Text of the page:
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Documents & Guides
Explore a variety of topics about marine spills, response and compensation matters in the pages below.
Each topic and area of interest provides access to more detailed documentation that is freely downloadable.
This includes our 17 Technical Information Papers which are fully illustrated with photos and diagrams and are available in several languages.
What happens to oil in the marine environment over time when spilled at sea? How do different factors such as volume and physical and chemical properties affect the fate of oil spills?
How does oil impact seabirds, plankton, sea mammals and the shoreline?
Which industries might suffer temporary economic losses and loss of market confidence?
What are the specific chemical response strategies for responding to a Hazardous and Noxious Substance spill, and what are the potential effects on human and marine life?
What information is needed for an effective oil spill contingency plan? How can aerial observation and protective strategies assist with response operations?
What techniques are available for cleaning up oil at sea and on the shoreline?
What planning and waste management systems need to be put in place to reduce the volume of oily waste for treatment or disposal?
What legal arrangements and sources of compensation are available for a spill from a ship?
Explore the resources
This paper reviews a number of recent incidents of pollution form shipping and describes how the application of scientific methods for assessing damage helps to maintain a consistent approach to the implementation of relevant maritime legislation. These cases cover a range of political and cultural settings and serve to identify and assess damage against the background of a complex and highly variable marine environment.
The number of oil spills from tanker ships has decreased significantly over the last 30 years. This paper examines trends in tanker oil spills worldwide over the 10 year period from 1995 to 2004 and analyses potential influences on spill volumes and frequencies for incidents of 3 different spill size classes.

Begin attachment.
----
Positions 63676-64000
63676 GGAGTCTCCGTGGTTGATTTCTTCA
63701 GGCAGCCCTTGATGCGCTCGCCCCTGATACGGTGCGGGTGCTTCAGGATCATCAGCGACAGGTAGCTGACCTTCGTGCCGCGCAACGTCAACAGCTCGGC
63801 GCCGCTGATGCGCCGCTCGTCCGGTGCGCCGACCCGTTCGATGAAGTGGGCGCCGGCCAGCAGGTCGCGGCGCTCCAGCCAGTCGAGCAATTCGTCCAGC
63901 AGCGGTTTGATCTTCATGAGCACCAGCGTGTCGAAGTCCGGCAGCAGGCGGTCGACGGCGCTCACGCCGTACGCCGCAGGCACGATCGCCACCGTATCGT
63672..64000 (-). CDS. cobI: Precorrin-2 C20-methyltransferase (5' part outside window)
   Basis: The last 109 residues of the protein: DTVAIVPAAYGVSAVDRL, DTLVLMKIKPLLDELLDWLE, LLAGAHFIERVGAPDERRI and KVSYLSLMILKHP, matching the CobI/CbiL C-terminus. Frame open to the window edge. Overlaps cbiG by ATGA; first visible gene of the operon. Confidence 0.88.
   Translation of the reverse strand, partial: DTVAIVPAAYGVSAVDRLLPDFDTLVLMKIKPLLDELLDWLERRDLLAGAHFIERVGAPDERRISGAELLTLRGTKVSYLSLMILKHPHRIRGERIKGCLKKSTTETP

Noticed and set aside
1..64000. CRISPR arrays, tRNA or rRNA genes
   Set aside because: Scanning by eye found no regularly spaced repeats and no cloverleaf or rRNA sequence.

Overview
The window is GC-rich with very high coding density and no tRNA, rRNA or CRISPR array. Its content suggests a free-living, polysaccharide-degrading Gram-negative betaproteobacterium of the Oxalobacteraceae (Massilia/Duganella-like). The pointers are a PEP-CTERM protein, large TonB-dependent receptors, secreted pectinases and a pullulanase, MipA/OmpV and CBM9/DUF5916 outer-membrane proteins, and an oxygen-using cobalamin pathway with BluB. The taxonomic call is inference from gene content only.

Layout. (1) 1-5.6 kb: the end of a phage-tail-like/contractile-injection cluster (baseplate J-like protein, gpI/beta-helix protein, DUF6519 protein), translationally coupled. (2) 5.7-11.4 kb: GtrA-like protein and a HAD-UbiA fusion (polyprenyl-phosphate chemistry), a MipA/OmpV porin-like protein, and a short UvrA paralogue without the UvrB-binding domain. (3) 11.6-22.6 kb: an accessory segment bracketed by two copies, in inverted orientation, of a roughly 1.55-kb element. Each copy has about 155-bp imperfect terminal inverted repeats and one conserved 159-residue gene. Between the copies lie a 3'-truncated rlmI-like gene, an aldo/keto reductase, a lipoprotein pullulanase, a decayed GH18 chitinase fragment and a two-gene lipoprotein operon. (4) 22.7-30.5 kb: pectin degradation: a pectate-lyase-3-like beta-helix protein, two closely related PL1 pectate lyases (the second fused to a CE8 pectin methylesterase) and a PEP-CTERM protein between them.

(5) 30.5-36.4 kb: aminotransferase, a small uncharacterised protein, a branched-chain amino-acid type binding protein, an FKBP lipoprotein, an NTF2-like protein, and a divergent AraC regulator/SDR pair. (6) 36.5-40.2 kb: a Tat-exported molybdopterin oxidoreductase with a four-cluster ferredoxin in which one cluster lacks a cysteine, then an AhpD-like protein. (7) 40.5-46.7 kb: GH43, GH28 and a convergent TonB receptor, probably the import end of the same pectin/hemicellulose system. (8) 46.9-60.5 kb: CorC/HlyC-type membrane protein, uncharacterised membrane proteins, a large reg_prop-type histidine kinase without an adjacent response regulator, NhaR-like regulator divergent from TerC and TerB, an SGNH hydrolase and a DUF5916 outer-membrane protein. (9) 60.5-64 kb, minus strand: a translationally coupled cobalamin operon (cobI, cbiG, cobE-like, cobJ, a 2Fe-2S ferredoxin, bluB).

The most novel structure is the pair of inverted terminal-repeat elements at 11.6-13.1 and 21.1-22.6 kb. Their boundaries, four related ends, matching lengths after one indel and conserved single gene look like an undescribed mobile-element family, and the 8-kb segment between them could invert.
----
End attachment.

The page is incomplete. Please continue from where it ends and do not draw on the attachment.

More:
A review of the trends over the past 10 years shows that Asia and Europe are the regions where ITOPF attended oil spills most often.
This paper starts by discussing the topic of declining tanker spills and ITOPF's work with non-tankers. It continues with what the new dimensions for response to non-tanker spills might be, before reviewing some of the main issues in marine oil spill response, whatever the source. It finishes with a brief look at the need for preparation and R&D.
Over the last half century, particularly since the critical TORREY CANYON incident of 1967, the most noteworthy change has been the dramatic decline in the number of major tanker spills from an annual average of 24.5 in the 1970s to 3.3 in the 2000s, despite the growing size of the world fleet.
This paper examines trends in tanker oil spills worldwide over a 20 year period from 1992 to 2011 and analyses potential influences on spill volumes and frequencies for incidents in the spill size groups 7-700 tonnes and >700 tonnes. ITOPF’s attendance of incidents is also analysed to demonstrate trends in the complexity of oil spill response.
While the hazards and consequences of oil spills are well known, little information exists for chemical spills. Words such as ‘carcinogenic’, ‘mutagenic’, and ‘neurotoxic’, which appear on shipping documents, are readily misinterpreted and extrapolated to worst-case scenarios causing public apprehension and mistrust. This paper attempts to answer the question ‘Are HNS Spills More Dangerous Than Oil Spills?
The question as to whether oil tankers should carry oil spill response equipment onboard has been the subject of debate for many years. The idea received considerable attention in the previous decade during the preparation of regulations by the United States Coast Guard as a result of the US Oil Pollution Act of 1990 (OPA'90).
At the outset of a major oil spill, it is hard to imagine how shorelines inundated with the thick black pollutant will ever be cleaned or that they will ever return to their original condition. Two facts are known as a result of these unfortunate experiences: first, these shorelines are eventually cleaned and second, that nature plays a very large part in that cleaning process.